Members of the European Parliament (MEPs) have the right to use the premises of the parliament for their own activities. They can reserve conference rooms to give press conferences, invite speakers or show documentaries. So far the Parliament has never forbidden anyone from doing so. Until last week Gerard Batten, a British MEP, invited the Dutch politician Geert Wilders to show his movie "Fitna" to Batten's colleagues.
Mr. Wilders' documentary "Fitna" (which can be seen here) shows what is being done in the name of Islam. It ends with an exhortation to Muslims to remove from the Qur'an those parts which are used as a source of inspiration for, and justification of, hatred, violence and terrorism.
Last September Mr. Wilders visited New York to show his movie here at Hudson New York. None of the spectators walked out of the room suddenly "hating" Muslims. On the contrary, those who have watched the movie feel a deep respect for the honesty and courage of those Muslim-raised individuals who combat the aspects of Islam which incite to hatred, violence and terrorism.
Yet, three years ago, when Mr. Wilders announced his intention to make the movie, and even more vehemently after he released it, attempts were made to ban the movie and kill its maker. Jordan, though considered to be a "moderate" Muslim country, wants to prosecute him. The Duch politician needs constant police protection, lives in hiding and has not slept in his own house for four years. The Dutch television refused to air "Fitna" for fear of terror attacks. Youtube has refused it. Various Islamists, but also non-Islamist leftist organizations, have called for a ban of the movie.
As a consequence the Fitna affair has become a matter of free speech. Are there things, which for fear of terrorist retaliation, Westerners are no longer allowed to say? Are there issues we are no longer allowed to discuss?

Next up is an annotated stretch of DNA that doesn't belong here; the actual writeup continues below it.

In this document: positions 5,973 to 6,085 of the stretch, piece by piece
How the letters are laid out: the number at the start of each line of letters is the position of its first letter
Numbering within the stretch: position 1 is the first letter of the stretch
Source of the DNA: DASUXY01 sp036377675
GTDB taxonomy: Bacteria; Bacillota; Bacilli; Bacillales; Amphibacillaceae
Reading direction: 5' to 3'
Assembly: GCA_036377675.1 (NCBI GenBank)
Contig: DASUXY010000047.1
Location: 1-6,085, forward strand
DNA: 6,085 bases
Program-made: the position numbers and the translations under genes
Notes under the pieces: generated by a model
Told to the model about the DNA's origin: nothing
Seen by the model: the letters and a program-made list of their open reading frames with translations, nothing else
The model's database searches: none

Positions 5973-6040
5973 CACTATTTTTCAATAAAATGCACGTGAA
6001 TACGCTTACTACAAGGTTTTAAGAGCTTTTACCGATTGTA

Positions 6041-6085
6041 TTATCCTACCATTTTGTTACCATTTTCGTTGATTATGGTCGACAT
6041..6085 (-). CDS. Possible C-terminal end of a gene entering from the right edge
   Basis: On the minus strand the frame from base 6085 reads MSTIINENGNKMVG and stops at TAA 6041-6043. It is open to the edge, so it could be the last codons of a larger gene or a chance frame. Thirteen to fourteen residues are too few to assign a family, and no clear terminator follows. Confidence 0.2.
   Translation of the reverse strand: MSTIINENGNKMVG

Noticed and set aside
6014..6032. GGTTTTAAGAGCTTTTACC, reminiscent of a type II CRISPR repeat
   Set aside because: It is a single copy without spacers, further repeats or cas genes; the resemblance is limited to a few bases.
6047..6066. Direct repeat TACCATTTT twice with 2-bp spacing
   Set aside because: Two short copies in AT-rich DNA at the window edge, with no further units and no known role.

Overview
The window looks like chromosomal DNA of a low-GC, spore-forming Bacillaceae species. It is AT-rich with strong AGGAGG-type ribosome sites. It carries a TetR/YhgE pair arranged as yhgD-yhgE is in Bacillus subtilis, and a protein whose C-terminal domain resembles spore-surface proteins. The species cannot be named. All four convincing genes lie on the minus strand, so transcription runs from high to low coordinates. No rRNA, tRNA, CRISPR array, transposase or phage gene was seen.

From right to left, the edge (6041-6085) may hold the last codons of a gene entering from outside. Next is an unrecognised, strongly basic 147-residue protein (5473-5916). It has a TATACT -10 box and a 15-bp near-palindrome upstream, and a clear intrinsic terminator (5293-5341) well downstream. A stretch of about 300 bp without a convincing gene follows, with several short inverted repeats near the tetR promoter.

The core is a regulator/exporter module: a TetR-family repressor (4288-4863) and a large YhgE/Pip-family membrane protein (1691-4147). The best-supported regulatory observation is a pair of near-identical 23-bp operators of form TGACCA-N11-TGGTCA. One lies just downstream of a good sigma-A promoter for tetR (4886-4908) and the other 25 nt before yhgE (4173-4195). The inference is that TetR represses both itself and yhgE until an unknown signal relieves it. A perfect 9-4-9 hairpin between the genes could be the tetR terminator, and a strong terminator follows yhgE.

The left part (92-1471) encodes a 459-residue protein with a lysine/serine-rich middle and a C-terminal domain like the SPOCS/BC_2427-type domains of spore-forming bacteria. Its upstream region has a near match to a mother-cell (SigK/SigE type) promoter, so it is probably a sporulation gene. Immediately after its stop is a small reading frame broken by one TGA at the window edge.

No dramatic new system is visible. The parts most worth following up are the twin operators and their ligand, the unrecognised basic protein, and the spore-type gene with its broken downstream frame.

As Mr. Wilders himself said, here in New York, "Freedom of speech is the most important of all civil rights. We are obliged to defend our freedom of speech [ ] for freedom of speech is the keystone of our modern, free societies.
Last Wednesday, the European Parliament dealt a significant blow to freedom of speech when it informed one of its members, Gerard Batten from the United Kingdom Independence Party (UKIP), that he was not allowed to have Mr. Wilders show Fitna in the conference room which had been reserved in the parliament building in Strassbourg for a conference on the "threats to democracy in Europe."
The Speaker of the European Parliament, Hans-Gert Poettering, a German Christian-Democrat, referred to a decision taken last March by the Conference of Presidents, the leaders of the various political groups in the Parliament, "not to offer any space in the European Parliament" for Mr. Wilders' movie which it called "a movie on caricatures on Islam." Reacting to the ban on Fitna, which has already been shown in the Danish Parliament and will also be shown in the House of Lords in London next January, Mr. Batten said that the decision was unprecedented.
By its decision to ban the showing of a controversial, though politically relevant, movie it appears the European Parliament is making a caricature of itself.
Only one day earlier Mr. Poettering, backed by French President Sarkozy, defended the Conference of Presidents' behavior during a row with Vaclav Klaus, the President of the Czech Republic. The European delegation had told Vaclav Klaus that they "did not care about [his] opinions" and that he should fly the European flag from his residence along with the Czech flag.
When the Czech President replied that he had never been spoken to in such a disrespectful tone and style in his six years as President, indeed in the 19 years since his country had again become a democracy, Mr. Poettering angrily retorted that it is "unacceptable to compare us with the Soviet Union."
Nevertheless, what happened to Mr. Wilders last week gives an altogether different impression - an impression, sadly, that seems to confirm the observation of the former Russian dissident Vladimir Bukovsky that the European Union authorities are already behaving as if they are a "EUSSR" in the making.